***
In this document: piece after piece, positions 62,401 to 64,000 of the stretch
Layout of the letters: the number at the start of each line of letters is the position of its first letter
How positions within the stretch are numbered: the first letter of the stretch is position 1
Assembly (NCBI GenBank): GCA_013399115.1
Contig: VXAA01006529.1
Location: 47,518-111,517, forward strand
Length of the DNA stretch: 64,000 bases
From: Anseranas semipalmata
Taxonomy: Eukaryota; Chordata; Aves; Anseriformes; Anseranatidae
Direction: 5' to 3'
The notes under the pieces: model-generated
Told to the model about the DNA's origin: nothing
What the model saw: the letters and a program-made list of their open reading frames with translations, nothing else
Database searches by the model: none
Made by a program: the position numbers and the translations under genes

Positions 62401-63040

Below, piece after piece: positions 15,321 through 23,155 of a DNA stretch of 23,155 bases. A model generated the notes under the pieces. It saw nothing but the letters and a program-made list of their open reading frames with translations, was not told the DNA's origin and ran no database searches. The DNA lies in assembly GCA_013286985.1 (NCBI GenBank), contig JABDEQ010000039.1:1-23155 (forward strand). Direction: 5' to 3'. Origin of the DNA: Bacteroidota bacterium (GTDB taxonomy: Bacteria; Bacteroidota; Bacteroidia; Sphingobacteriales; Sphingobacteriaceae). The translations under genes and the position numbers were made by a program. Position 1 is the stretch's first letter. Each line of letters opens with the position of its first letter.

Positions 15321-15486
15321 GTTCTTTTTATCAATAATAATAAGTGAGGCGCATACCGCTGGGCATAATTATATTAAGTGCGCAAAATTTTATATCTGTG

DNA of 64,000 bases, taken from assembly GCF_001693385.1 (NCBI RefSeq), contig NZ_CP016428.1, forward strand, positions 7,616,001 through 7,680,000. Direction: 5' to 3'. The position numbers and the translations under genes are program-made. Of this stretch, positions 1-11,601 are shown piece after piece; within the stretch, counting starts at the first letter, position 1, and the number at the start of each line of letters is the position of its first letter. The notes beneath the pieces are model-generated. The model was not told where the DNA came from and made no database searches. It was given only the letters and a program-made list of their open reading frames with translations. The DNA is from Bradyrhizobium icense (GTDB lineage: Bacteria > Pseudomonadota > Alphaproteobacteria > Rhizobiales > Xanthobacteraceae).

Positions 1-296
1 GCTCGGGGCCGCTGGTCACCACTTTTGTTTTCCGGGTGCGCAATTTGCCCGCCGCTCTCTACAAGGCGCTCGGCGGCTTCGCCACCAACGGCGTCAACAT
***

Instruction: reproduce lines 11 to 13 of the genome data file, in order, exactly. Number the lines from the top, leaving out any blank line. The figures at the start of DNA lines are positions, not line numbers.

The notes under the pieces: model-generated
Told to the model about the DNA's origin: nothing
What the model saw: the letters and a program-made list of their open reading frames with translations, nothing else